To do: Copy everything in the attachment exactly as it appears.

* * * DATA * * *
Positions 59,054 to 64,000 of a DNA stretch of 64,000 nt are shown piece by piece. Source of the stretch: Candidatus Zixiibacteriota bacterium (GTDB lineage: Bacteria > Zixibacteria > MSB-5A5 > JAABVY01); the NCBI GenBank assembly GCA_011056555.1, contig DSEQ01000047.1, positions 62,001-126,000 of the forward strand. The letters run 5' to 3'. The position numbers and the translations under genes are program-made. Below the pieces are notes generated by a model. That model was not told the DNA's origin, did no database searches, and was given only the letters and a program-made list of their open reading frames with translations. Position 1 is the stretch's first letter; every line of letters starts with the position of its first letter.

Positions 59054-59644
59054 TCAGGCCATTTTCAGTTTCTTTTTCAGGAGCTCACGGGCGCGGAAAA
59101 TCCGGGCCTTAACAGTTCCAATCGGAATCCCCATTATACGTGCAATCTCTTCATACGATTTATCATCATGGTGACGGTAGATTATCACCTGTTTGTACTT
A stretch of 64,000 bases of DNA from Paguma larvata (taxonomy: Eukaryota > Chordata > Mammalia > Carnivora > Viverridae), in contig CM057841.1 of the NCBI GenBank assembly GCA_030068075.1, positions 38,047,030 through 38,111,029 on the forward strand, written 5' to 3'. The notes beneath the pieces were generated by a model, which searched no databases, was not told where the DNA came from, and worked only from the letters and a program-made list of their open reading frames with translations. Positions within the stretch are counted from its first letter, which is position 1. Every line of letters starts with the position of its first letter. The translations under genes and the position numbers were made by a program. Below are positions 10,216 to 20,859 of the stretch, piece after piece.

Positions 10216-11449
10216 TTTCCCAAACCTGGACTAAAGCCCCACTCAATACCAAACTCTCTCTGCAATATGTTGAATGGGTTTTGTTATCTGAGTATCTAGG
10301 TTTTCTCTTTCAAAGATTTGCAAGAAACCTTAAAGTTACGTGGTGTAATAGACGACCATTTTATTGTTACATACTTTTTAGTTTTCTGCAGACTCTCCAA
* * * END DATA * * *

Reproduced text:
Positions 59,054 to 64,000 of a DNA stretch of 64,000 nt are shown piece by piece. Source of the stretch: Candidatus Zixiibacteriota bacterium (GTDB lineage: Bacteria > Zixibacteria > MSB-5A5 > JAABVY01); the NCBI GenBank assembly GCA_011056555.1, contig DSEQ01000047.1, positions 62,001-126,000 of the forward strand. The letters run 5' to 3'. The position numbers and the translations under genes are program-made. Below the pieces are notes generated by a model. That model was not told the DNA's origin, did no database searches, and was given only the letters and a program-made list of their open reading frames with translations. Position 1 is the stretch's first letter; every line of letters starts with the position of its first letter.

Positions 59054-59644
59054 TCAGGCCATTTTCAGTTTCTTTTTCAGGAGCTCACGGGCGCGGAAAA
59101 TCCGGGCCTTAACAGTTCCAATCGGAATCCCCATTATACGTGCAATCTCTTCATACGATTTATCATCATGGTGACGGTAGATTATCACCTGTTTGTACTT
A stretch of 64,000 bases of DNA from Paguma larvata (taxonomy: Eukaryota > Chordata > Mammalia > Carnivora > Viverridae), in contig CM057841.1 of the NCBI GenBank assembly GCA_030068075.1, positions 38,047,030 through 38,111,029 on the forward strand, written 5' to 3'. The notes beneath the pieces were generated by a model, which searched no databases, was not told where the DNA came from, and worked only from the letters and a program-made list of their open reading frames with translations. Positions within the stretch are counted from its first letter, which is position 1. Every line of letters starts with the position of its first letter. The translations under genes and the position numbers were made by a program. Below are positions 10,216 to 20,859 of the stretch, piece after piece.

Positions 10216-11449
10216 TTTCCCAAACCTGGACTAAAGCCCCACTCAATACCAAACTCTCTCTGCAATATGTTGAATGGGTTTTGTTATCTGAGTATCTAGG
10301 TTTTCTCTTTCAAAGATTTGCAAGAAACCTTAAAGTTACGTGGTGTAATAGACGACCATTTTATTGTTACATACTTTTTAGTTTTCTGCAGACTCTCCAA